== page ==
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Nature or nurture, boys will always be boys

From the Nut-Doesn't-Fall-Far-From-the-Tree Department, here's a recent exchange between my fifth-grader and his teacher, who was explaining to her class some of the finer points of short story writing:

Teacher: It's very important to make sure all your characters are well-developed.

My son: But what if my characters haven't reached puberty yet?

Obviously, he can't be blamed for his heredity, nor I suppose for his conflicted upbringing.

After all, this is a child who for his 11th birthday received the following: a laser-tag party, in which he and his friends ran around for an hour "shooting" each other with light pistols; a rapid-fire Nerf dart gun, with which he and his friends gleefully pelted each other for another hour; and an illustrated book on non-violence.

I'm not taking all the blame, though. Left to their own devices, the six 11-year-olds who spent last Friday night and most of Saturday at our house proved that the exorbitant amount of money we shelled out on toy weapons was probably gratuitous. Their idea of a good time involved running around in the woods whacking each other with sticks. Excuse me, "swords."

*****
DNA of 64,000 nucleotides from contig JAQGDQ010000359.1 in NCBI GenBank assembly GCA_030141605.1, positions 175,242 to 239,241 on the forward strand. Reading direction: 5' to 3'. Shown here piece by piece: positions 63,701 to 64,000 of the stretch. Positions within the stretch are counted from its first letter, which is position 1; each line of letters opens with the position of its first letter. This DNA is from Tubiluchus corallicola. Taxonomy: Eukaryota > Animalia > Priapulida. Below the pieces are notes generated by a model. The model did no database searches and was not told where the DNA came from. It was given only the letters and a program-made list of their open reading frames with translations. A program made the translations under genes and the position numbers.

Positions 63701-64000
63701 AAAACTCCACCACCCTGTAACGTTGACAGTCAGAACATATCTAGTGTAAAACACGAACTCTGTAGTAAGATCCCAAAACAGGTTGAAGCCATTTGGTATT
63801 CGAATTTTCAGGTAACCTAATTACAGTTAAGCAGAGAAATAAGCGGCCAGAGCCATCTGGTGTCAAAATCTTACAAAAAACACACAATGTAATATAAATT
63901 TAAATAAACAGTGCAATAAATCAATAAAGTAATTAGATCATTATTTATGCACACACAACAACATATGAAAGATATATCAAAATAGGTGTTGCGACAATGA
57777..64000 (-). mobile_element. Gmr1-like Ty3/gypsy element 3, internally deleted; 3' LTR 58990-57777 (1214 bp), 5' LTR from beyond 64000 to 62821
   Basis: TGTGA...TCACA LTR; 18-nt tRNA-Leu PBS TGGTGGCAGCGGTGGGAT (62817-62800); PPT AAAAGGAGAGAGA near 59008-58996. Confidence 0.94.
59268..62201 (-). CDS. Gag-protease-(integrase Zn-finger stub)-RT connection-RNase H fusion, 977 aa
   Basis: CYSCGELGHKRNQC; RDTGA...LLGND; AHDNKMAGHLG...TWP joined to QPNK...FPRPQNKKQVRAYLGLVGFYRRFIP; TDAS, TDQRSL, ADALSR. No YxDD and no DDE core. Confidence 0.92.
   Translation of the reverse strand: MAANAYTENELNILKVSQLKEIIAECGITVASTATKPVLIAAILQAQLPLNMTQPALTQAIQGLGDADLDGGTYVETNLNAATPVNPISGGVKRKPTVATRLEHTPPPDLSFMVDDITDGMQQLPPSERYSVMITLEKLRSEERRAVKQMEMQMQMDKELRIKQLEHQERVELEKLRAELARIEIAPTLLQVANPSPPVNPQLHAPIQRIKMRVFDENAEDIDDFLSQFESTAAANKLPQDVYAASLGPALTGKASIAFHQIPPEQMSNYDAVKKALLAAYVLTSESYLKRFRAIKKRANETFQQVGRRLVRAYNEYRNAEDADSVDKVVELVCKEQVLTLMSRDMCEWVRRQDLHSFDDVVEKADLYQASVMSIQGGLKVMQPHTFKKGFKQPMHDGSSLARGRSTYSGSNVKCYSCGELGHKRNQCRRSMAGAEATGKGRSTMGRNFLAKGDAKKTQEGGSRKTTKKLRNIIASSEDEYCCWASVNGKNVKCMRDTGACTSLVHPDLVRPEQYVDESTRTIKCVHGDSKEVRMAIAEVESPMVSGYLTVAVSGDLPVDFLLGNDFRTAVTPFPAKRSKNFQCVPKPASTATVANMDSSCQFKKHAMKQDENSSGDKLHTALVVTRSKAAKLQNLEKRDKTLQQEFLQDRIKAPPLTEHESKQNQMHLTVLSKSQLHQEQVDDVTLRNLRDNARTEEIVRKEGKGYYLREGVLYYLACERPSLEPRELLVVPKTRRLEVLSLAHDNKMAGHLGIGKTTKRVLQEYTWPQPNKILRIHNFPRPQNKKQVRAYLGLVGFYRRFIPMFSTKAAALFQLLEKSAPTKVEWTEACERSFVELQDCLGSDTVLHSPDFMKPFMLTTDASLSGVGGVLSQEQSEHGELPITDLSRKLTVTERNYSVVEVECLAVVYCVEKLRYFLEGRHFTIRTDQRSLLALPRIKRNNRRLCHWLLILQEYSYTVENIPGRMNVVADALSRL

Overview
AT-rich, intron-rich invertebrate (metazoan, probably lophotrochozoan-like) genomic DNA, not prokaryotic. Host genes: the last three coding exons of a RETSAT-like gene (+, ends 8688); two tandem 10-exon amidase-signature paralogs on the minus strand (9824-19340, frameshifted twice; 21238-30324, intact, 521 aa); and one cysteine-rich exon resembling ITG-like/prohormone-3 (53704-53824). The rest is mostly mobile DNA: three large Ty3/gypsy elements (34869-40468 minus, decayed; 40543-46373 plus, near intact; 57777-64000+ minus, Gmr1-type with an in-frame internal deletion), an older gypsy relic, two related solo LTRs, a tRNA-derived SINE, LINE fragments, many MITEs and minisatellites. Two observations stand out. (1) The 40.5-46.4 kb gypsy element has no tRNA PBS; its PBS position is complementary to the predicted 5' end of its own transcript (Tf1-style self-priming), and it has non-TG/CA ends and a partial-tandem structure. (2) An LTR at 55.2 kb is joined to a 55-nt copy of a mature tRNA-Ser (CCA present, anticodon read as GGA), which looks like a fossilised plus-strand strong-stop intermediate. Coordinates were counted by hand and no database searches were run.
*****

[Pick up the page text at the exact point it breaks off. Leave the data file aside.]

So in the nature vs. nurture debate - is aggressive behavior among boys innate or is it learned? - I'm coming down on the side of nature.

Here's another thing I don't understand about adolescent boys: How can they keep forgetting their clothes? I mean, every time we host a sleepover, we wind up with enough extra T-shirts and hoodies to stock an Old Navy store.

Shoes are the worst, though. It seems like whenever any of the neighbor kids come over to jump on our trampoline, they wind up leaving their shoes in our backyard.

How do you go off without your shoes? Wouldn't you notice at some point, as you walked home, that you were just wearing socks?

Speaking of which, that's another sore point at our house. Our boys don't so much wear socks as use them, the way one uses paper plates or Q-Tips. We find discarded socks all over the place - behind the couch, under the refrigerator, hanging from tree limbs in our backyard.

Of course, actually finding them in the laundry basket is even worse, given that a basketful of boys' socks has approximately the same aroma as the contents of your refrigerator would have if you came home from vacation and found that the power had been out for six days.

At least their socks aren't as bad as their underwear, which - alarmingly - we also tend to find in various unusual locations around the house. The worst part is, some of those briefs and boxers don't even belong to my sons. (See above-referenced sleep-overs.)

But hey, I suppose I should be relieved. At least I'm not finding underwear out by the trampoline.

Rob Jenkins is associate professor of English at Georgia Perimeter College. E-mail him at rjenkinsgdp@yahoo.com.